Visit Your Local PBS Station PBS Home PBS Home Programs A-Z TV Schedules Watch Video Donate Shop PBS Search PBS
homeprevious reportswatch onlineusteacher centernewsletteremail FRONTLINEFRONTLINE (home)
TEACHER CENTERSearch FRONTLINE
Roots of Terrorism
teachers guide

Student Assignment Sheet: A Class Divided

Alternative Definitions and Discussion Prompts


Home
  • A Note to Teachers

  • Pre-Viewing Preparation

    Viewing the Documentary

    Post-Viewing Lesson Plans
  • First Reactions
  • Exploring Privilege
  • Meritocracy
  • Language
  • Taking Action

  • Internet and Other Resources

    Student Assignment Sheet
  • Definitions and Discussion Prompts

  • Racism

    Some people argue that racism is primarily a belief or attitude and that anyone who unfairly judges another based on race is racist. Others argue that racism is about action and systemic discrimination, so only those with the power to act, and not those who are the targets of discrimination, can be racist. Which argument do you find convincing and why? Is there a difference between racism and prejudice? If so, what is the difference?

    Consider the following definitions. What are the differences between them? How do they compare with the dictionary definition of "racism"? How might some people benefit and others be hurt from the use of one definition over another?

    "Racism couples the false assumption that race determines psychological and cultural traits with the belief that one race is superior to another."
    --A World of Difference project of the Anti-Defamation League of B'nai Brith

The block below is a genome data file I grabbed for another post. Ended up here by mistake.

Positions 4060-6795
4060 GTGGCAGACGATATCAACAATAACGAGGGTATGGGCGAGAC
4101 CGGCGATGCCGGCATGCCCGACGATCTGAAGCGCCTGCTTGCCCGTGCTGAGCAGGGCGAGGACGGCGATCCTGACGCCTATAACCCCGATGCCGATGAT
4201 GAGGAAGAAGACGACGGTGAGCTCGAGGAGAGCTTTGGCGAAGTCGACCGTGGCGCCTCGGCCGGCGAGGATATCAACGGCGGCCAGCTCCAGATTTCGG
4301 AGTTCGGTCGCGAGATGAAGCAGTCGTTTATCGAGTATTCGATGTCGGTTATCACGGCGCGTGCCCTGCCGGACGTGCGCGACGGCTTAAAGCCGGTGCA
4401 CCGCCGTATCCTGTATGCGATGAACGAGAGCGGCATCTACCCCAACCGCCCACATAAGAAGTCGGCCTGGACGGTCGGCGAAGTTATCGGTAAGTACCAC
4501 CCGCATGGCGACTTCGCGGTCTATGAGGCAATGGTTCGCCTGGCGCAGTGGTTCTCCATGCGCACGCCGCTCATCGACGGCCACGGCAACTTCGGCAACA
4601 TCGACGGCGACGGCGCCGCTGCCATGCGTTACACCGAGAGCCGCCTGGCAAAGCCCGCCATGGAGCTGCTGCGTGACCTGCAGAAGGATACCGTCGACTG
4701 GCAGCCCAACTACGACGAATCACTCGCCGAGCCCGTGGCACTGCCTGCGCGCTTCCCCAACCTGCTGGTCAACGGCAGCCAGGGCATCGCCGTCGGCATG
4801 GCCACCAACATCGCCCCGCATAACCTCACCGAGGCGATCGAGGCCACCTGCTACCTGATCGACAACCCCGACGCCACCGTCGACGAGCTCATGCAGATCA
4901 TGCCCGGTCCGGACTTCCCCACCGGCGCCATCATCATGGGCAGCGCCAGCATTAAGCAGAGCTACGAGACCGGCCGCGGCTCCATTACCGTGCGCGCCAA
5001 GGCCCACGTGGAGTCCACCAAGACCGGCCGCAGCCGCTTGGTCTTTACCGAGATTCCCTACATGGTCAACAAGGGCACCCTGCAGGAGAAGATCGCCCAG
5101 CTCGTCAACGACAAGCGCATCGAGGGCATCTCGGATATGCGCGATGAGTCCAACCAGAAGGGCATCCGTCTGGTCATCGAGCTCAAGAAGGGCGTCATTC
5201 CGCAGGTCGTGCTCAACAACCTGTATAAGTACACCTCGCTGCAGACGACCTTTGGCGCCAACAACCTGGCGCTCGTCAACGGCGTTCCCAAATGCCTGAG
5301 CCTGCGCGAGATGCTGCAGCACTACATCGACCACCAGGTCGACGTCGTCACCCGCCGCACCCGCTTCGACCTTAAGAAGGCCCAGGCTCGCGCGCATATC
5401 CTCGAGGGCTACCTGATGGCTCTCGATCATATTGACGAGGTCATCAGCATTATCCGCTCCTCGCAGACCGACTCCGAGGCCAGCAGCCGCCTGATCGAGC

"Racism is any attitude, action, or institutional structure which subordinates a person or group because of skin color."
    --U.S. Commission on Civil Rights, 1970

    "We define racism as an institutionalized system of economic, political, social, and cultural relations that ensures that one racial group has and maintains power and privilege over all others in all aspects of life. Individual participation in racism occurs when the objective outcome of behavior reinforces these relations, regardless of the subjective intent."
    --Carol Brunson Phillips and Louise Derman-Sparks in Teaching/Learning Anti-Racism: A Developmental Approach, (Teachers College Press, 1997)


    Privilege

    One of the goals of the civil rights movement was to ensure equal opportunity for every U.S. citizen, irrespective of race. When the civil rights movement began, the legal system did not grant the same rights to blacks and other minorities as it did to whites. Today, those laws have been changed, leading some to argue that the U.S. has achieved a level playing field for all. Is the field level? Is success based exclusively on merit and luck, or is race-based "privilege" still a factor? How was affirmative action policy crafted to address issues of privilege? Has it been successful?

    Consider the following definitions. What are the differences between them? How do they compare with the dictionary definition of "privilege"?

    • "unearned power conferred systemically"
      (Source: Peggy McIntosh, 1995)

    • white privilege (hwait 'privilidz), social relation, [ad. L. privilegi-um a bill or law in favor of or against an individual.]
      1. a. A right, advantage, or immunity granted to or enjoyed by the class of white persons beyond the common advantage of all others; an exemption in many particular cases from certain burdens or liabilities.
      b. In extended sense: A special advantage or benefit of white persons; with ideological reference to divine dispensations, natural advantages, gifts of fortune, genetic endowments, social relations, etc.

      2. A privileged position; the possession of an advantage white persons enjoy over non-whites and white individuals enjoy over non-white individuals.

      3. a. The special right or immunity attaching to white persons as a social relation; prerogative.
      b. display of white privilege, a social expression of a white person or persons demanding to be treated as a member or members of the socially privileged class.
      (Source: The Monkeyfist Collective)

    home » previous reports » watch online » about us » teacher center » newsletter » email FRONTLINE
    privacy policy » wgbh » pbsi

    web site copyright 1995-2014 WGBH educational foundation